Palm TX fills the niche between cell phone, BlackBerry

13.07.2006
The BlackBerry has become the gold standard for those who want round-the-clock mobile connectivity. But what about those of us who neither need -- nor should have -- round-the-clock Internet access, but nevertheless crave frequent Web and e-mail checks?

For me, the Palm TX, augmented by a Razr-like Samsung 9000S phone, fills the gap between light cell-phone surfing and the serious, enterprise-class connectivity that a BlackBerry provides.

Wi-Fi isn't in the same league as a cell carrier's data service for multilocation dependability, which means you can't always get online with a TX unless you live in a hot-spot-saturated environment. There are plenty of times when I can check e-mail on my mobile phone but the PDA is off-line. And since the phone e-mail is rudimentary at best -- not to mention slow -- if I truly needed constant mobile access to my e-mail, I'd find another device. But I don't. In fact, given my inclination to stay online when I should be, say, enjoying nature (or paying full attention to a companion), there's something to be said for occasional lack of access.

There's another drawback to my cell phone/PDA strategy: I can't use a single device for all my mobile needs. The TX is not a phone. But there are advantages to going with a best of breed instead of an integrated unit for your mobile needs. Sure, devices like the BlackBerry and Treo let you cart around just one convenient form factor, but convenient doesn't mean sleek.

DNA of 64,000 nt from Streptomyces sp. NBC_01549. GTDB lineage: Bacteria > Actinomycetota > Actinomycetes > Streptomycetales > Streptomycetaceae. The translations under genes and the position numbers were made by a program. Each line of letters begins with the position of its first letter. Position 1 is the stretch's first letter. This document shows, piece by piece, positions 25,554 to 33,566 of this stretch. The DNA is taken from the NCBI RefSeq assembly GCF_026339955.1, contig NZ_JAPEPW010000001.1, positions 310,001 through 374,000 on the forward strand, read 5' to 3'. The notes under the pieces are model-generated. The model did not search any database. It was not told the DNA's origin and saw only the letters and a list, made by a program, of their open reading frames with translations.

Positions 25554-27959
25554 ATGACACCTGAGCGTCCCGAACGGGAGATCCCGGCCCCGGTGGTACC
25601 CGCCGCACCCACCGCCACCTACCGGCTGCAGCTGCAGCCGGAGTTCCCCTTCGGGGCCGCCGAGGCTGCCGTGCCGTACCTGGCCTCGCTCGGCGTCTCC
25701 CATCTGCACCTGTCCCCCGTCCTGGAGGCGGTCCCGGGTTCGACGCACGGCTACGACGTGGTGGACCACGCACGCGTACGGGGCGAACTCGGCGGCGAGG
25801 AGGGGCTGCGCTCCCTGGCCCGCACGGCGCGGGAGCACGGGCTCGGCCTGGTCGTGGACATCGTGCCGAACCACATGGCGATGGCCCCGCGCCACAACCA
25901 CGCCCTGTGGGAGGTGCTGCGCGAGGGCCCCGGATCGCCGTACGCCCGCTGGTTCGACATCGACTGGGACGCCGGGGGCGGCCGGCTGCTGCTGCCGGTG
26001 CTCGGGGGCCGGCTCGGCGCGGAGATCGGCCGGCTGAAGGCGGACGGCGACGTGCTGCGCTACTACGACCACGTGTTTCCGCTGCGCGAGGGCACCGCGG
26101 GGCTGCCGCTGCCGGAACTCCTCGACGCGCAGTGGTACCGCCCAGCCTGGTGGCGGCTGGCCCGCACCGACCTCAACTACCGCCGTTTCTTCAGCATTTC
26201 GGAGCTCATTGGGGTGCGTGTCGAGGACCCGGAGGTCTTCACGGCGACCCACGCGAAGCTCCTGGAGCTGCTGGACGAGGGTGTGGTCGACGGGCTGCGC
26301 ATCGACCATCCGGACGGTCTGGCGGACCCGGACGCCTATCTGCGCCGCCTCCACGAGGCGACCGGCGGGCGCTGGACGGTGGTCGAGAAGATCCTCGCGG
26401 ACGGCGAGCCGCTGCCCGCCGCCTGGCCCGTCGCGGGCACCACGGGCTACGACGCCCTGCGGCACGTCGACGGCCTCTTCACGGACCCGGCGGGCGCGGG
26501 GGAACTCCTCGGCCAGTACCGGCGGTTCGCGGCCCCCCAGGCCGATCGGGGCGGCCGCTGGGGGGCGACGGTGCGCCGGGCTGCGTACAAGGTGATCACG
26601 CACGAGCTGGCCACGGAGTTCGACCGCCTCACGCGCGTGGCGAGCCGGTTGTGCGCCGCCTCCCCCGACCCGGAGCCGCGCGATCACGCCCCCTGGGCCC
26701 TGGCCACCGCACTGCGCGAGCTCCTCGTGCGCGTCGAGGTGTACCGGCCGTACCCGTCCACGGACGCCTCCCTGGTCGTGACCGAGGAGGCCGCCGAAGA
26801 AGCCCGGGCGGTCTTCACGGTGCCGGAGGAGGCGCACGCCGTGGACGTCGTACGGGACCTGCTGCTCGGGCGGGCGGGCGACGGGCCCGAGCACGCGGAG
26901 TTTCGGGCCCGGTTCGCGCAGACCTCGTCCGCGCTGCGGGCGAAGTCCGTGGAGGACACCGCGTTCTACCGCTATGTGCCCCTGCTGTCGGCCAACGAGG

When it comes to making calls, I prefer my slender, flip phone to a BlackBerry. It slips easily into my pocket when I'm out walking and want phone access but am not going to be doing any serious e-mail or surfing. In fact, the 9000S does offer me e-mail and Web access, although it's certainly not designed for heavy lifting in either. However, it will keep me reasonably in touch (and amused) while killing time in an airport or doctor's office where Wi-Fi isn't available. And, I can set it to alert me when important e-mails sent to a specific address arrive.

When I can tap into Wi-Fi, the Palm TX offers more heavy-duty Web, e-mail and computing capabilities, along with serving as an organizer, top-notch miniphoto display and reasonable device for using Office-format documents. It even takes SD memory cards, allowing me to pop in a card from my digital camera and e-mail photos from the road. (I can e-mail pictures directly from my phone camera, too, but let's just say the phonecam lens isn't quite the same as the Leica glass on my Panasonic digital camera.)